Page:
Monday, September 16, 2013

Color inspiration: Jack Laurilla

Part of .doc series (2013)
After last weeks exploration of color with icon Dale Chihuly, this week we want to introduce you to an up and coming individual using color to explore the language of visual media online: Jack Laurilla. Laurilla is an artist on Tumblr working with images found online.   He remakes them into pure color portraits or creates woven blanket or rug like color-scapes with incongruous software like Microsoft Word.

Word, a common place software, is meant for word processing. If you use a computer in everyday life,  you likely know how to use Word or a similar program to whip out a document full of words. We use processing programs for everything from invoices and business contracts to novels and daily diaries.

Part of .doc series (2013)
Laurilla on the other hand uses that same program to construct documents of color. Using a simple combination of text and highlight color in Word he paints intricate repeating patterns that ask the reader/viewer to see both the whole field of color, the story with all its characters and plot lines, as well as the minute pieces, individual letters and punctuation marks. The images challenge our linguistic separation between document, the visual storage of words, and image, the visual storage of shape and color. Why not read color left to right line by line the way we might read a book or email?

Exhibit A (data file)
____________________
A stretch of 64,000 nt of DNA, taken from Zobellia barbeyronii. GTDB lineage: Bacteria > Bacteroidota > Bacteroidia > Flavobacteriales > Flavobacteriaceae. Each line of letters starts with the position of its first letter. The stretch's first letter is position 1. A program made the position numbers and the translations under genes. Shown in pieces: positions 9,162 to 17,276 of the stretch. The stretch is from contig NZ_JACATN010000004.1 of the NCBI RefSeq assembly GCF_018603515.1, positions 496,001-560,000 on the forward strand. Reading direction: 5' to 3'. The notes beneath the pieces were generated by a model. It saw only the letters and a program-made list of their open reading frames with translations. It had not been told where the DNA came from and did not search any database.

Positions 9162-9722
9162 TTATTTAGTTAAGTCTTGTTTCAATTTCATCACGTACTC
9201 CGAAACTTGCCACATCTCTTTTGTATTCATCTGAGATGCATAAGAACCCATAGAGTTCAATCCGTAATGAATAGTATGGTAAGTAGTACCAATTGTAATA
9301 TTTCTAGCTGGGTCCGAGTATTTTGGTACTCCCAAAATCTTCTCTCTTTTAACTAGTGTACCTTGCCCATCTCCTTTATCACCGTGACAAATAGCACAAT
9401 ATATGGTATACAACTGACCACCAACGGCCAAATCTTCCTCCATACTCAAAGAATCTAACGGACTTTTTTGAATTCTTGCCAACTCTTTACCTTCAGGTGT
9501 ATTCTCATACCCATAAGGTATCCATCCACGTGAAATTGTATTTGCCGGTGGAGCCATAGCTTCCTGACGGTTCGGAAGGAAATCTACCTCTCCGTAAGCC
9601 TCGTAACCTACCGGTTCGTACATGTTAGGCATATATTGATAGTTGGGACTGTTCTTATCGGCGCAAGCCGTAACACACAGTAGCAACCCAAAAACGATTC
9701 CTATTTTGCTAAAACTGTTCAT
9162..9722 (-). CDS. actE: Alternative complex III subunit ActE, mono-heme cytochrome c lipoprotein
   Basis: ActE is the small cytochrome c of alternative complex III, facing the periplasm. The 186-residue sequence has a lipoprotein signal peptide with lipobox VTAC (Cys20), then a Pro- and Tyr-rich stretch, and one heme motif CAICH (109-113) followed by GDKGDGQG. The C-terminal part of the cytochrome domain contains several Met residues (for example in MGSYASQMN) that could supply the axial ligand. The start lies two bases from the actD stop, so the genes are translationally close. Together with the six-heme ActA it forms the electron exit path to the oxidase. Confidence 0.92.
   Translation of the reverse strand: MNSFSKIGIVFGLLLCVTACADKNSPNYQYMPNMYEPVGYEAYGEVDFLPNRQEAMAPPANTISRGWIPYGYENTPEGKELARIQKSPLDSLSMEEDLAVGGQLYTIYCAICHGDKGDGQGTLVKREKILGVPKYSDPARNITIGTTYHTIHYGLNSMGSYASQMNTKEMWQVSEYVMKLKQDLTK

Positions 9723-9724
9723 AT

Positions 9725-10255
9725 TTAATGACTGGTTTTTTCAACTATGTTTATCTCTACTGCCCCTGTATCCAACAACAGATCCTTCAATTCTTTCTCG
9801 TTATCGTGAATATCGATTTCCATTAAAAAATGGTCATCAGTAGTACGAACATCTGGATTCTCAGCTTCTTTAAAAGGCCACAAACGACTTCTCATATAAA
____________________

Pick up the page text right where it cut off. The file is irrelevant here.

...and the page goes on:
Part of .doc series (2013)
As he states on his site,  in his work "representation and realism is abandoned in favour of the newly created vocabulary of colour." But what does "vocabulary of colour" mean? Lets look at this red and blue piece from Laurilla's .doc series. One way to think about a new color vocabulary would be to look at this document as though asked what if "vocal" and "eight" (just as two examples of five letter words with no repeating characters) were spelled with five shades of red and five shades of blue instead of letters at all. If we read in color this page could read:


How differently we would see our world if our languages were made up of colors instead of characters! 

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